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Our holdings include hundreds of glass and film negatives/transparencies that we've scanned ourselves; in addition, many other photos on this site were extracted from reference images (high-resolution tiffs) in the Library of Congress research archive. (To query the database click here.) They are adjusted, restored and reworked by your webmaster in accordance with his aesthetic sensibilities before being downsized and turned into the jpegs you see here. All of these images (including "derivative works") are protected by copyright laws of the United States and other jurisdictions and may not be sold, reproduced or otherwise used for commercial purposes without permission.

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[REV 25-NOV-2014]

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Baltimore Luggers: 1905

Baltimore Luggers: 1905

Baltimore circa 1905. "Oyster luggers at the docks." Panorama made from two 8x10 inch glass negatives. Detroit Photographic Company. View full size.

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Re: Where's that wharf?

Poking around a bit, I found a reference to the Fountain Hotel (of that era) being located at Pratt and Calvert streets. That would place the location at the Inner Harbor area of Baltimore.

Wharf Location

Marchbanks, I believe this would have been along Pratt Street; west is to the left.

Same view from another pier/wharf - look at background.

Where's that wharf?

Polk's city directory for 1893 and 1895 locate F. Border's Son (oyster packers, selling under the Blue Moon brand) as being at 331 McGillivrey's Wharf, but modern maps of the harbor fail to show a wharf by that name. Does anyone have a notion where in the harbor this would have been?

Schooner vs. Ketch vs. Yawl

In Germany the ting ist simple:
If the rear mast ist higher than the first or same high, the ship is a schooner. Therefore ist the rear mast the main mast and the foreward the foremast.
If the first mast is bigger, it is a Ketch. The first one is the main mast and the second the besan mast. And now, to make the confusion complete:
It the besan stands behind the rudder (= outside the construction waterline and mostly behind the steering position) the thing is called a Yawl.
So lets have a look - the first one behind the lannan is a Schooner - definitivly. The second one seems to be a Ketch, the "annapolis and the Vessel behind her are Schooners too. The ships on the right of the "Annapolis" could be discussed - you can not see exactly the mast height in the picture, and the tree at the rear beam is cut off from the edge of the picture, and therefore the length is not recognizable.
In order to set top sails on a gaffel-rigged mast, a top steege (=top mast) is required. These have very few ships on the picture. However, there are also constructions in which these steeges (for example, in order to pass under bridges) could be dismantled.
What I'm wondering is the steam ship in front or the seed store. Must have been quite a puzzle, the thing to get there - and ran out certainly not "times just fast". Or stood the building on the left on a isle/ponton oer something else and ther was a way ount forward?

Nautically speaking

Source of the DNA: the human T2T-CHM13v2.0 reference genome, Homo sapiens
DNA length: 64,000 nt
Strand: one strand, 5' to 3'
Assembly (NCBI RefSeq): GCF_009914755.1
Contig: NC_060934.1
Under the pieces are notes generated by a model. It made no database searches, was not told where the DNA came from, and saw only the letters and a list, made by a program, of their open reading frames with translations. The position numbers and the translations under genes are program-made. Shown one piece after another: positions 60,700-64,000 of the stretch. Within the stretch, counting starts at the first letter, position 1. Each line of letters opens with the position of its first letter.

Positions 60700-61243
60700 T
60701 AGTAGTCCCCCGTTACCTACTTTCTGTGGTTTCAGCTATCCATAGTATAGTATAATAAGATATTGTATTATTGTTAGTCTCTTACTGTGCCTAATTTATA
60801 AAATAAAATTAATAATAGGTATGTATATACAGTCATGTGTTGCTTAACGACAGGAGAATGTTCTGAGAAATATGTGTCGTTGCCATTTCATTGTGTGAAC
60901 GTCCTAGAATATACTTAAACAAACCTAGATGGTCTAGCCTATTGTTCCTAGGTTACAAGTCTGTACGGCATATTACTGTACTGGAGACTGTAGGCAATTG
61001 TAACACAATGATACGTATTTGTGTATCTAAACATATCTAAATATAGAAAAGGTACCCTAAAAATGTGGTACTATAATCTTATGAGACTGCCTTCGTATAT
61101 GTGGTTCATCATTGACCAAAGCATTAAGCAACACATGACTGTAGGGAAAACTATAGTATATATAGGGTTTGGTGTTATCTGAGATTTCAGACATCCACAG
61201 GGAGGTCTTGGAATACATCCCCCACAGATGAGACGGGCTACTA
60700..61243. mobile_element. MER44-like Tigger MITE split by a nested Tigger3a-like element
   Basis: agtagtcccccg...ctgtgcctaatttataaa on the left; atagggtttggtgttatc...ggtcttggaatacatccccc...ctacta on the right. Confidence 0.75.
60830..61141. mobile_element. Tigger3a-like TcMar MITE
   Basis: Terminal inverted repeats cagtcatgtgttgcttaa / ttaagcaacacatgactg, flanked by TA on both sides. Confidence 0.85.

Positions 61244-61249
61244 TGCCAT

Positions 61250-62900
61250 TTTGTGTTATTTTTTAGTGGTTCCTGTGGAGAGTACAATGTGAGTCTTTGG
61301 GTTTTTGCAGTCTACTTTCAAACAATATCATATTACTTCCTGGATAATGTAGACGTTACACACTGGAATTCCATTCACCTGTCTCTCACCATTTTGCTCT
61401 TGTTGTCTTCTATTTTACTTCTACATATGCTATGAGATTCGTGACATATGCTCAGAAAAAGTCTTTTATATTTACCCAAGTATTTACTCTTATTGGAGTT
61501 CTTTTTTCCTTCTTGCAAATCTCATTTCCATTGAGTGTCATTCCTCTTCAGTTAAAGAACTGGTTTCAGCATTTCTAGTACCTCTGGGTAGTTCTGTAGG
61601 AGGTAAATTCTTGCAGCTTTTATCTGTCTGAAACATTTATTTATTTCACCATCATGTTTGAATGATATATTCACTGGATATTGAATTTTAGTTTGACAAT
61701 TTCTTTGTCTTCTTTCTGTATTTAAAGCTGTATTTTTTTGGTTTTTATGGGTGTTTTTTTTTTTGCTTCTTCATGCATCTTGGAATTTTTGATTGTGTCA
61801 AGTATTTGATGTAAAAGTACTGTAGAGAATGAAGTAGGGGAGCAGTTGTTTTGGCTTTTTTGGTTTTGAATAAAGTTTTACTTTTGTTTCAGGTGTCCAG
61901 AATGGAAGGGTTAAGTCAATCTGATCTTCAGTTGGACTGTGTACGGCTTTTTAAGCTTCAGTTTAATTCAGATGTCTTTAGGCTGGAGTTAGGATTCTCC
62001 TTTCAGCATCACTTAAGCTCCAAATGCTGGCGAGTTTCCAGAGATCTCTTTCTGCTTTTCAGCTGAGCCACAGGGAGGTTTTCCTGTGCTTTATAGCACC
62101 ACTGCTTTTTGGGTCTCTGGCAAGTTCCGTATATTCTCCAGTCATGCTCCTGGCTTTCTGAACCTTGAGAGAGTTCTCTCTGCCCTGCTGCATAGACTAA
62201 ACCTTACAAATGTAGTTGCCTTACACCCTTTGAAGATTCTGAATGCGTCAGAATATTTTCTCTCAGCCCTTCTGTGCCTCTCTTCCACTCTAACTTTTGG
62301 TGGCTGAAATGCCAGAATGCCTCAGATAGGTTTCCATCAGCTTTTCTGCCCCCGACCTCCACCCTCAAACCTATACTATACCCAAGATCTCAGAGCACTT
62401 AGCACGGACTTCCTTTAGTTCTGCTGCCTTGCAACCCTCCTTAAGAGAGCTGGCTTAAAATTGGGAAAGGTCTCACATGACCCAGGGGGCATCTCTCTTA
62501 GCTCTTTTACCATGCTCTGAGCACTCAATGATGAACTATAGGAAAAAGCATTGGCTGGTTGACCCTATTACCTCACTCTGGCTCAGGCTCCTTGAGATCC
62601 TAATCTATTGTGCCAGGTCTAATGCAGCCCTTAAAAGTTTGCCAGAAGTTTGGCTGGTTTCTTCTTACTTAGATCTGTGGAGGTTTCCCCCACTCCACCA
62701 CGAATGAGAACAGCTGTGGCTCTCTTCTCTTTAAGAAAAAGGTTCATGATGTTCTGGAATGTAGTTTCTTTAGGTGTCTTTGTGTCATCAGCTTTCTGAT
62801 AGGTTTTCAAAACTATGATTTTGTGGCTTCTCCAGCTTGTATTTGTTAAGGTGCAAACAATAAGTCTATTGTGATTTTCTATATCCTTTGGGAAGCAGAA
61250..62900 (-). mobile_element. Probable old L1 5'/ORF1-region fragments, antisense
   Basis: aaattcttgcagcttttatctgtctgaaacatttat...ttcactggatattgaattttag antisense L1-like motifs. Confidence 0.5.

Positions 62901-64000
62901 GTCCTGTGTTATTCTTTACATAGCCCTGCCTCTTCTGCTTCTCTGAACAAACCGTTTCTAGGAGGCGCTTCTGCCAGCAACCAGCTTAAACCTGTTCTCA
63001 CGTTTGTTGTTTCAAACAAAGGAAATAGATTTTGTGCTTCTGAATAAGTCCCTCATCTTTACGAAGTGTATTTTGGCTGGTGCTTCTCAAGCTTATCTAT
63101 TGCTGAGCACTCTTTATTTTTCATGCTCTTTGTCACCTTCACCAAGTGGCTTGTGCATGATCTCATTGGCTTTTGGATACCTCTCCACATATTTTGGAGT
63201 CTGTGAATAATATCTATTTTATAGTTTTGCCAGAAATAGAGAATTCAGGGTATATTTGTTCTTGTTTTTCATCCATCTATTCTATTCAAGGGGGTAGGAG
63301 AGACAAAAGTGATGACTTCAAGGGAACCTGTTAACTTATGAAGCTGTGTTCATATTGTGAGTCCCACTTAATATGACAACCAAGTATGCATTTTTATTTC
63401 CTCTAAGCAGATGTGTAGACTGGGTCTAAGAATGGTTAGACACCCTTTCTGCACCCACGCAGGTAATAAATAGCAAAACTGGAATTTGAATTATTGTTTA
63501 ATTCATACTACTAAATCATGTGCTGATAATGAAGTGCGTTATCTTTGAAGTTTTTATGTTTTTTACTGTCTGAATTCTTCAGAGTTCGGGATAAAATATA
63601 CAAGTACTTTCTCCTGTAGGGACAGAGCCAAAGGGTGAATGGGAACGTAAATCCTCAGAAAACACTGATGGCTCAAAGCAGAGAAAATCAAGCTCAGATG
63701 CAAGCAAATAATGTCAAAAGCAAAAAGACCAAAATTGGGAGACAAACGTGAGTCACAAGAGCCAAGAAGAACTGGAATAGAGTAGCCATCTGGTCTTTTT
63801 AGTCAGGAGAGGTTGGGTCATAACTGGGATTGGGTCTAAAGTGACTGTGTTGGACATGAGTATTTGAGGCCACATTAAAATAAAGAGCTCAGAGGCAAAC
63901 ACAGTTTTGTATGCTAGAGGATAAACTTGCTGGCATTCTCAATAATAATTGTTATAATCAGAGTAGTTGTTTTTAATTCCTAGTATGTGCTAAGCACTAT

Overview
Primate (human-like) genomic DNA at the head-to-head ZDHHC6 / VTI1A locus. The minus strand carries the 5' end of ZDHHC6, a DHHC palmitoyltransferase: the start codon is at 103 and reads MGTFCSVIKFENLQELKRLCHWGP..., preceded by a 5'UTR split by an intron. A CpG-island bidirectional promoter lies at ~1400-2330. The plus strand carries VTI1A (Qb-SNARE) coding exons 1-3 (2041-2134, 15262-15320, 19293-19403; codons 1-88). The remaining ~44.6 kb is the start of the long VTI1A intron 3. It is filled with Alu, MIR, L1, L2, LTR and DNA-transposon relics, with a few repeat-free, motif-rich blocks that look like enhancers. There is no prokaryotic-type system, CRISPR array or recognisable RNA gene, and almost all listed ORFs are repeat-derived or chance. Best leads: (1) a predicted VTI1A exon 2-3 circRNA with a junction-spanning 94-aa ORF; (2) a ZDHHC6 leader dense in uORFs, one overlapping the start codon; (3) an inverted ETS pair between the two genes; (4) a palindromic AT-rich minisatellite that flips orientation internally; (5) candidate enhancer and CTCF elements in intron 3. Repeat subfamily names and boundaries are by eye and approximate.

Skipjacks are the single masted vessels used till recently to dredge for oysters. However, in the photo we see that many of the vessels are two masted. As one of the other comments say, the ones that are steeply raked belong to the bugeyes, the vessels whose bottoms were made of multiple logs joined together cleverly to be watertight (similar techniques to today's racing log canoes). They are described in M.V. Brewington's "Chesapeake Bay: A Pictorial Maritime History". Only a couple of captions in that book show that before 1900 it was not rare for bugeyes to be "Square rigged" (gaff rigged) and therefore, yes, they could have gaff topsails. Most bugeyes were technically, from a modern point of view, ketch rigged -- the aft mast was smaller than the forward one -- and also usually had triangular sails, "leg-of-mutton" rather than Marconi because of no spreaders and lower aspect ratio, but this was during the 20th century. I think I can identify both ketch rigged and schooner rigged bugeyes in the photo.

It's amusing that the confusion between the two rigs lives on in the log canoes. When I raced one in the 1980's I discovered that the larger, forward mast is the foremast and the aft mast the mainmast -- schooner terminology, even though the boat I raced was rigged as a ketch.

The schooner-rigged vessels with more conservative rake to their masts (and more substantial hulls) are pungy schooners, used for cargo carrying. They too would have a main gaff topsail. A replica exists today (Lady Maryland I think) based in Baltimore.

Baltimore's First Powered (Steam) Police Boat

The Lannan was Baltimore's first police boat, put in service in 1891. Before that rowboats were used in the harbor.


This from the Sunday, Februray 23, 1958 issue of The Baltimore Sun:


Click on both images to enlarge.

The history of the Baltimore City Police Department's Marine Unit (originated 1860, formally founded on August 10, 1891) can be found here.

Baltimore Luggers - topsails?

These look like "Skipjacks".

I'd like to know if the bundles at the tops of some of the masts are flying topsails?



Nice photo of Baltimore Harbor in 1905. I think the Detroit Photo Co. knew little about oystering in the Chesapeake.

The term "lugger" was pretty much unknown around Baltimore. The boats with the masts severely inclined towards the stern are skipjacks. Skipjacks would pull a dredge along the bottom to harvest oysters.

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